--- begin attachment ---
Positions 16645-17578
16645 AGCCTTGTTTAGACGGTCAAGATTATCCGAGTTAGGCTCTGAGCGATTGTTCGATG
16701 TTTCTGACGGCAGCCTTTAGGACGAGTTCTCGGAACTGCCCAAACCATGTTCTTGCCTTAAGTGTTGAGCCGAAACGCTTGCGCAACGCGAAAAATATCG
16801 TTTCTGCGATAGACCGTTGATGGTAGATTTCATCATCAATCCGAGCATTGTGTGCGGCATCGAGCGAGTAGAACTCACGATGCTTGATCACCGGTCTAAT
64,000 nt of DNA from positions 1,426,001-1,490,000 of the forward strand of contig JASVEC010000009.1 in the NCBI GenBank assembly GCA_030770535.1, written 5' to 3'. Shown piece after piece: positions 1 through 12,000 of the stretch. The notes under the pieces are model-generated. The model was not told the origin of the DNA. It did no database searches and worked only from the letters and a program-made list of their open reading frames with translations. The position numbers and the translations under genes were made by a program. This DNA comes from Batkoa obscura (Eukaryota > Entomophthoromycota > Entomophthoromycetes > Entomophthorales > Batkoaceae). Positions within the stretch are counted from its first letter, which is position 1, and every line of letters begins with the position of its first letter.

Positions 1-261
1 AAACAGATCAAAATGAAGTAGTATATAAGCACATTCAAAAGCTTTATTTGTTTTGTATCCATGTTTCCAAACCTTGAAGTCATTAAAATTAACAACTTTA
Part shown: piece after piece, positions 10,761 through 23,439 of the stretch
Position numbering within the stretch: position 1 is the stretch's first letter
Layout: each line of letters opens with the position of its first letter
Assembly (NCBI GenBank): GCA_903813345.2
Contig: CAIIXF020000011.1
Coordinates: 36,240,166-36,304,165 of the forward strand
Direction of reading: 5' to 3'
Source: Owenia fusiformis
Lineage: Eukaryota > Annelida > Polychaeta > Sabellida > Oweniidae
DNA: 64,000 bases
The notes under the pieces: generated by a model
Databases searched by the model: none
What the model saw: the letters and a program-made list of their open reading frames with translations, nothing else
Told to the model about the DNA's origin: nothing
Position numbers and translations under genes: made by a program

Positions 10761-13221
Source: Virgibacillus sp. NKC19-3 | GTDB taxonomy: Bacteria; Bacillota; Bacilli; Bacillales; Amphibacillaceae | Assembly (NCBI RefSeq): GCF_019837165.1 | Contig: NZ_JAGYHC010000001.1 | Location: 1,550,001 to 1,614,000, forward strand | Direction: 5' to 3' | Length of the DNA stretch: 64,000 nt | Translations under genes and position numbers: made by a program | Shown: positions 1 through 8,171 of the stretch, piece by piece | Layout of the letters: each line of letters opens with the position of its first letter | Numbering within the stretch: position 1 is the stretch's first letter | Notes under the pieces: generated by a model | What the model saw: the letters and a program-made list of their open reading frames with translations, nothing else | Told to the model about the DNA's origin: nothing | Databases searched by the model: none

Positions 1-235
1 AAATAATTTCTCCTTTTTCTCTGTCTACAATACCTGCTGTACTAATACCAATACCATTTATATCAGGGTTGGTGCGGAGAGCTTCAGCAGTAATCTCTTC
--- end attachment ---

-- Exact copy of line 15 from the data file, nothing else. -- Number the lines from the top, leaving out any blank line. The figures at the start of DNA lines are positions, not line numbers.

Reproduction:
Source: Owenia fusiformis